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Brands Boycott Village Voice's Backpage Over Sex Trafficking

Posted by Sheila Shayon on May 3, 2012 03:03 PM

The Village Voice is under fire over Backpage — not the classified-jammed back page of its iconic free city newspaper, but Backpage.com, the subsidiary of Villlage Voice Media which expands its lucrative classifieds biz, warts and all, to the web. And by warts, we mean venereal warts, because Backpage.com makes a big portion of its income from adult classifieds, which have been accused of enabling human trafficking.

New York Times columnist Nicholas Kristof has been on Backpage's back over the issue, which is near and dear to his heart. And now brands are protesting too.

In Kristof's March column, "Financiers and Sex Trafficking," he highlighted the financial backers of Backpage, such as Goldman Sachs, which held a 16% stake, investing in the company in 2000 before Backpage joined VVM in a 2006 merger. “Goldman Sachs was mortified when I began inquiring last week about its stake in America’s leading Web site for prostitution ads," Kristof wrote. "It began working frantically to unload its shares, and on Friday afternoon it called to say that it had just signed an agreement to sell its stake to management.” Last month he featured a teen prostitute whose services are sold via Backpage.

Village Voice Media has defended its right to adult classifieds, but now it's starting to hit where it hurts, with advertisers pulling ads. H&M, Pfitzer Pharmaceutical, IKEA, Barnes and Noble, Best Buy and the Miami Dolphins have all joined Change.org’s campaign to pull advertisements from Village Voice Media in protest.

At heart, VVM’s adult section traffics in the sale of minors for sex. A recent study by trade group AIM Group, found that Backpage.com accounts for about 81% of all online prostitution ad revenue in the United States, amounting to more than $22 million annually.

“I’m thrilled to hear so many companies have dropped their advertisements from Village Voice Media publications,” said Justin Wassel, a minister from Columbus, Ohio who launched the campaign on Change.org. “Many of them are major national brands who cater to families and children, so it’s only natural they should be concerned about their advertisements supporting child sex trafficking.” 

Another campaign launched earlier from Groundswell, a multifaith social action coalition, has received more than 235,000 petition signatures requesting VVM to shut down the adult section of Backpage.com entirely.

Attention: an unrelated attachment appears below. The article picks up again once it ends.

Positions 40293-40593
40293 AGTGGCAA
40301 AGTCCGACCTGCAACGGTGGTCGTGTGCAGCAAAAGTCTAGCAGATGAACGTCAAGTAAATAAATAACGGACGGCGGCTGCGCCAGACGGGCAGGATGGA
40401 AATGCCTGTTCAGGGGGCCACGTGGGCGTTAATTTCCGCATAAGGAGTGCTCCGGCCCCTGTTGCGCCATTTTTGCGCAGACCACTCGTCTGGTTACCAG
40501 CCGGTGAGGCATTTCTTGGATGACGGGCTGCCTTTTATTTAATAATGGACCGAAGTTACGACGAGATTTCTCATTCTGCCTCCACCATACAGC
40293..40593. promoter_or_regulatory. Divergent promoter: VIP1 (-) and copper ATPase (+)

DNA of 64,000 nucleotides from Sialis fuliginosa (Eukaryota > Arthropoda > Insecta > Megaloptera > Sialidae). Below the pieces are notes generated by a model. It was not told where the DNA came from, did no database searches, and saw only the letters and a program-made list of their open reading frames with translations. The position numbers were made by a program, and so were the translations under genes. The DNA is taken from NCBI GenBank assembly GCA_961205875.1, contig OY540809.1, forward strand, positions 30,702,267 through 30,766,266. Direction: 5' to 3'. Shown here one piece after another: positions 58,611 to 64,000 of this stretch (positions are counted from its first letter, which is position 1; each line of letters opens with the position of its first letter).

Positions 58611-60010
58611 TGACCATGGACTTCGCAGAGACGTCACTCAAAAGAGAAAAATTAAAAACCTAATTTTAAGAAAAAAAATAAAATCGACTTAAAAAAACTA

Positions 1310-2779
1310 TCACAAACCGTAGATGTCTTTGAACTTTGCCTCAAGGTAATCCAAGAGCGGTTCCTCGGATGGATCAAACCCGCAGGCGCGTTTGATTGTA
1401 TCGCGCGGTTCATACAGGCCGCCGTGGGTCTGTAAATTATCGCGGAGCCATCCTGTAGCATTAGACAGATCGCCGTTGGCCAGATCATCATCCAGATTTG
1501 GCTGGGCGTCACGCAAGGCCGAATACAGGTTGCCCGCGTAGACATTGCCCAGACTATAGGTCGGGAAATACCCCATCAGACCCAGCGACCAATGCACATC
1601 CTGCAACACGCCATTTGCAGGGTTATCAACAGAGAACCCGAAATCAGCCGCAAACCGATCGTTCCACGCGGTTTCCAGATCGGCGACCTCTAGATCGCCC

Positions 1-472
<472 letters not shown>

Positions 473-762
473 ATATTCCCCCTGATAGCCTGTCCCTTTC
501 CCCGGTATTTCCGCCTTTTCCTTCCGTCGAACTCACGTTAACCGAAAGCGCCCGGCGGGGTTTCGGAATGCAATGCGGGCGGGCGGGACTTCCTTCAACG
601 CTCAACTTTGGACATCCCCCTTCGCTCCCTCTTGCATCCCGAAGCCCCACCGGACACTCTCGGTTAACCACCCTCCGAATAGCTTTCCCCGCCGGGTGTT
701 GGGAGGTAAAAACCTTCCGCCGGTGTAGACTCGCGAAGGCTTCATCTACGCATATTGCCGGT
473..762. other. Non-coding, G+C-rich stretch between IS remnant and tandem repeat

Celebrities, U.S. senators, and attorneys general have rallied in support, including Alicia Keys, R.E.M., Talib Kweli and Pearl Jam.

“Watching these campaigns take off on Change.org has been remarkable,” said Change.org’s Sarah Ryan. “From individuals like Justin, to the bipartisan group of senators, to Groundswell, the coalition of interfaith leaders, people are using Change.org to create real change on the issues they care about. And in doing so, they’ve empowered hundreds of thousands of others to take action and make their voices heard.”

VVM stayed under the radar of public opinion since as a private company, it’s not required to disclose ownership. Kristoff’s research identified Jim Larkin and Michael Lacey as managers of the company owning about 50% of the shares. 

Companies that have discontinued advertisements: American Airlines, AT&T, Barnes and Noble, Best Buy, Brooklyn Academy of Music (BAM), Buddy Stubbs, Carnegie Hall, Children's Wish Foundation International, Crown Imports LLC, H&M, Harkins Theatre, Harley Davidson, High Times, IKEA, Live Nation, Macy's, Miami Dolphins, MillerCoors, NY Public Radio, NYC Film Forum, Park Avenue Church, Pfizer Pharmaceuticals, REI, Relativity Media, Starbucks, T-Mobile, and the Tribeca Performing Arts Center.

Companies still advertising: American Apparel, Android, Anheuser-Busch, Arizona Diamondbacks, ASPCA, Atlantic Broadband, Blick Art Materials, Buffalo Wild Wings, Champs Sports, Charter Communications, Cirque du Soleil, Colorado Mammoth Lacrosse, Dave and Busters, Foursquare, Guitar Center, H.D. Buttercup, Hard Rock Café, Harrah’s Resorts, Houston Symphony, Icelandair, IHOP, JR Electronics, KCRW, LG, Lululemon, Mesa Arts Center, MetroPCS, Minnesota Wild, Minnesota Orchestra, Monsanto, MTV2, Reliant Bank, San Francisco Museum of Modern Art, Seattle Art Museum, St. Louis Rams, Total Bank, US Bank, Ticketfly, Veo Optics, Walt Disney Studios, Warner Brothers, YWCA of Minneapolis, YWCA Twin Cities, and Zagat.

“Let’s be honest: Backpage’s exit from prostitution advertising wouldn’t solve the problem, for smaller Web sites would take on some of the ads. But it would be a setback for pimps to lose a major online marketplace,” Kristoff wrote in another column. “When Craigslist stopped taking such ads in 2010, many did not migrate to new sites: online prostitution advertising plummeted by more than 50 percent, according to AIM Group.”


K United States says:

For future reference, "prostituted teen" is a much better term than "teen prostitute," which implies she had a choice in the matter. Words are powerful and using them carefully is a simple step to helping change the conversation about sex trafficking.

May 4, 2012 05:10 PM #

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